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by W. Taylor Loe

Despite lengthy and sizable media coverage, the 2016 Presidential Election can be summarily reduced to just a few words: walls and emails.[1]  However, this piece aims its focus on the latter theme of emails.  Specifically, the email scandal surrounding the Democratic National Committee (“DNC”), which led to the resignations of Chair Debbie Wasserman Schultz, Communications Director Luis Miranda, Chief Executive Officer Amy Dacey, and Chief Financial Officer Brad Marshall.[2]

On May 17, 2016, DNC Chair Wasserman Schultz stated to reporter Wolf Blitzer, “the DNC remains neutral” with respect to the democratic primary races between former Secretary of State Hillary Clinton and Senator Bernie Sanders.[3]  Here, the Chair essentially reiterated the Democratic Party’s bylaws that demand the DNC Chair and DNC staff remain impartial during the party’s presidential primaries.[4]

However, on July 22, 2016, almost two months after the Chair’s promise of neutrality, the non-profit organization WikiLeaks shared over 19,000 emails belonging to staff members of the DNC—including Chair Wasserman Schultz.[5]  What this massive email dump uncovered was that the DNC was not “neutral,” but surreptitiously supported Secretary Clinton over her rival, Senator Sanders.[6]  From this peculiar turn of events, arises the legal question that is the beating heart of this piece—are political parties permitted to endorse primary candidates behind closed doors?[7]

It is well-established that individuals possess no fundamental right to run for office or to be a party’s candidate in an election.[8]  With respect to the potential violation of party bylaws, so long as no infringement of a clear legal right exists, courts have historically demonstrated a reluctance to interfere in intra-party controversies.[9]  The right of political parties to manage their own affairs has been routinely safeguarded by the courts.[10]  Despite tradition, this judicial practice of protecting political parties’ management of intra-party conflicts remains clouded by ambiguity.[11]  When faced with the prospect of intervening in intra-party disputes, courts claim such controversies amount to nonjusticiable political questions.[12]  In some instances, courts will simply assert the Constitution includes substantive protections for political party autonomy to avoid intervention.[13]  Concerning the particular violations of DNC bylaws, it is unlikely a court would depart from this judicial trend.[14]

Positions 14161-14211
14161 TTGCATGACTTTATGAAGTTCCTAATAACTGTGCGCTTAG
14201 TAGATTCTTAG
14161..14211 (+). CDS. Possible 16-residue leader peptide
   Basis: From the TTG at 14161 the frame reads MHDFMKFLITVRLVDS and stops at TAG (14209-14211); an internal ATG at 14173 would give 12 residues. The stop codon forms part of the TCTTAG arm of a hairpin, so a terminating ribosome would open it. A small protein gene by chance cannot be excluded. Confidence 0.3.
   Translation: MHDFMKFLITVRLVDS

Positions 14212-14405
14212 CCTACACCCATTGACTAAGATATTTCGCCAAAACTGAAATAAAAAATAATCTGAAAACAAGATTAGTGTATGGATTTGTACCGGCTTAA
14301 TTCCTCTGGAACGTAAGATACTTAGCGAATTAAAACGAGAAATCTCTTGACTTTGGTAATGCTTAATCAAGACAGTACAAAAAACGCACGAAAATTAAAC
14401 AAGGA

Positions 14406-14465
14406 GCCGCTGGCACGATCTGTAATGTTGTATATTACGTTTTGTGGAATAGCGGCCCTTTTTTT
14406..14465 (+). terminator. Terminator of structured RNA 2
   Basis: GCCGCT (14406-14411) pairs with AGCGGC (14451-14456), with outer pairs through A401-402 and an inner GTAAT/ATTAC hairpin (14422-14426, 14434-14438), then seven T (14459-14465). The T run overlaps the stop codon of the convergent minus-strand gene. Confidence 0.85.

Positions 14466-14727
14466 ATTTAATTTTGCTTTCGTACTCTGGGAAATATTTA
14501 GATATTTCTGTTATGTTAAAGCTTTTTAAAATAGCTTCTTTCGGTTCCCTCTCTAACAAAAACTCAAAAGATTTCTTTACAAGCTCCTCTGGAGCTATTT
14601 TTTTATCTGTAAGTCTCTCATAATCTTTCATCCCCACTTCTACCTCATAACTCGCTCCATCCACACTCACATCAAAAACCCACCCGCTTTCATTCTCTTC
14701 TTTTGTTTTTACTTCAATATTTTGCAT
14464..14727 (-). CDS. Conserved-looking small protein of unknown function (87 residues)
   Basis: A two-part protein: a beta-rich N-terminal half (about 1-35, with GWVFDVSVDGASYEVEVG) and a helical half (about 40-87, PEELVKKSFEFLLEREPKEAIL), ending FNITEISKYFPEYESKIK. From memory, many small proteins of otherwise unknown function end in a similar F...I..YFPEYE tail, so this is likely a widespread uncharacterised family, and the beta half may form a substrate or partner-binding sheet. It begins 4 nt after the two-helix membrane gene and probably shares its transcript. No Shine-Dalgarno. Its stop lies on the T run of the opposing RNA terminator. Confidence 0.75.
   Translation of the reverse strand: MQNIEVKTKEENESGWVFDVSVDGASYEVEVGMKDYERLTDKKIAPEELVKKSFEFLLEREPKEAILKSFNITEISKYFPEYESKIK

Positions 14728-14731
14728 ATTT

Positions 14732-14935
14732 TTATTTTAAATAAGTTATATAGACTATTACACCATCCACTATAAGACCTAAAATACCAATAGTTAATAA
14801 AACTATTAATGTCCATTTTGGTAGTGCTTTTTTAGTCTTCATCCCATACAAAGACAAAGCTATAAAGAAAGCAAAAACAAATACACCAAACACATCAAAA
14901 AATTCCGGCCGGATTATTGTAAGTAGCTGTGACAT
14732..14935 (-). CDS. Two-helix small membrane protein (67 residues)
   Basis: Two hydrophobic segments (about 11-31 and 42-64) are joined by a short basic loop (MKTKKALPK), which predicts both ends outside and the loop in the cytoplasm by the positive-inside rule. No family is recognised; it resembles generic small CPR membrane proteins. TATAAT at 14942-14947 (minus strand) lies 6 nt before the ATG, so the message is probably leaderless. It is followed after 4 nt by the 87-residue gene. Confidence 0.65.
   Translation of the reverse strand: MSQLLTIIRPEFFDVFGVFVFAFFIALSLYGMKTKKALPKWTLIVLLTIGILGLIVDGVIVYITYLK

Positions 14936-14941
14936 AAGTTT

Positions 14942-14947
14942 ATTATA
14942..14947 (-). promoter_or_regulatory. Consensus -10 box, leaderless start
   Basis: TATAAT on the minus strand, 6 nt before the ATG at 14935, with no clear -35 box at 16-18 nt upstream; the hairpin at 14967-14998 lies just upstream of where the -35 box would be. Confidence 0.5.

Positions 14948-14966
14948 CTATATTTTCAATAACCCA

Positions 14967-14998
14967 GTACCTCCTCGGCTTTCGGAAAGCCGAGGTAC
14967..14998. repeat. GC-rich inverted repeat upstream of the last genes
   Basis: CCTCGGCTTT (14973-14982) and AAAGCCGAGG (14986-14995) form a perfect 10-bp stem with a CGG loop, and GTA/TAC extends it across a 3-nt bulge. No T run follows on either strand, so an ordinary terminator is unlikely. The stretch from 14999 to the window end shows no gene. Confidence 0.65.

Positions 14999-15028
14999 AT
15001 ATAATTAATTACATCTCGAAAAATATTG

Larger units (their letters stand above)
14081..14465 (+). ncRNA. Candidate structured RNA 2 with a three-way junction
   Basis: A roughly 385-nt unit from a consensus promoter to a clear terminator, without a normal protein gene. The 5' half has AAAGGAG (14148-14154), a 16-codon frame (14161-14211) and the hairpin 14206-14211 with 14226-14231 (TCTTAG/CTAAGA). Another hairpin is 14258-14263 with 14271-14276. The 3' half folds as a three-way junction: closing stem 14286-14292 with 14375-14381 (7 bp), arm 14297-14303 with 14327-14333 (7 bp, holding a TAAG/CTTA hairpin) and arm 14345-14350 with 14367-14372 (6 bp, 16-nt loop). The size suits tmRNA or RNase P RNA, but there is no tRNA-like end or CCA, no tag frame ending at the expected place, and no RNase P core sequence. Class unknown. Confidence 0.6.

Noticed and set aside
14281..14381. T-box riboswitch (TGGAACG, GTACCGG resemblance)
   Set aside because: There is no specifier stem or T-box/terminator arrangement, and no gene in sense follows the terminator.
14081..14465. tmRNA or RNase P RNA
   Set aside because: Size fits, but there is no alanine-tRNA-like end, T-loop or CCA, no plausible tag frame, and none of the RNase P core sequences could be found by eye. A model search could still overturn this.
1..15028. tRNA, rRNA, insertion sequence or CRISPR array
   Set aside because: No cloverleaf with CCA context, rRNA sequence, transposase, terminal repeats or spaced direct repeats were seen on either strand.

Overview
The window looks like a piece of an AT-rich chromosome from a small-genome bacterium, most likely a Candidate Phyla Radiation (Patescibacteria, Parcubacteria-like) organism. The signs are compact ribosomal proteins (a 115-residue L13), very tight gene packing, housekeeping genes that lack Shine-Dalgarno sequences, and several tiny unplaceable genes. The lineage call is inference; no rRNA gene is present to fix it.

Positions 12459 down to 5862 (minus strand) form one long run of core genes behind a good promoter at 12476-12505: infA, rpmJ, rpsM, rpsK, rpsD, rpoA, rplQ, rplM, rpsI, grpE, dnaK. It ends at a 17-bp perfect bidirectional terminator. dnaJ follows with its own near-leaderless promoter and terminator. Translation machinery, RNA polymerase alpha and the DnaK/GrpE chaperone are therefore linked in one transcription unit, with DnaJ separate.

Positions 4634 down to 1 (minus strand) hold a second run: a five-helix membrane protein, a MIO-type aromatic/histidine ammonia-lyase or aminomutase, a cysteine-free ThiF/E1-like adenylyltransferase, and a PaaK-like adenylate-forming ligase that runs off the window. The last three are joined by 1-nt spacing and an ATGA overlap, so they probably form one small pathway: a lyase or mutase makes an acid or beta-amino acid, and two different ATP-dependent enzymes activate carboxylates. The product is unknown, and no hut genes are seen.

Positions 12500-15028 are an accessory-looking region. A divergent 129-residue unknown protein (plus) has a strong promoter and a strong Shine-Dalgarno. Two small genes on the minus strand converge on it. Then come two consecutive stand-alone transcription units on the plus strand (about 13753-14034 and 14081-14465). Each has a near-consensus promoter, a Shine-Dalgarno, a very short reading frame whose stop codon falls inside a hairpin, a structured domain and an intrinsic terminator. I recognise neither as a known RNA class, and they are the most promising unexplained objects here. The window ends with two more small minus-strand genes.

Moreover, courts have recognized political parties may endorse candidates during both primary and general elections.[15]  A myriad of cases has solidified the notion that political parties enjoy the protections of the First and Fourteenth Amendments to the Constitution.[16]  Similar to corporations, political parties, as a collection of individuals, have freedom of speech rights and associational rights.[17]  Parties validly exercise their constitutional freedoms of speech and association through their endorsements of candidates.[18]  The Supreme Court has held freedom of association encompasses not only individual voters’ right to associate with a party of their choice, but also includes a political party’s right “to identify the people who constitute the association and to select a standard bearer who best represents the party’s ideologies and preferences.”[19]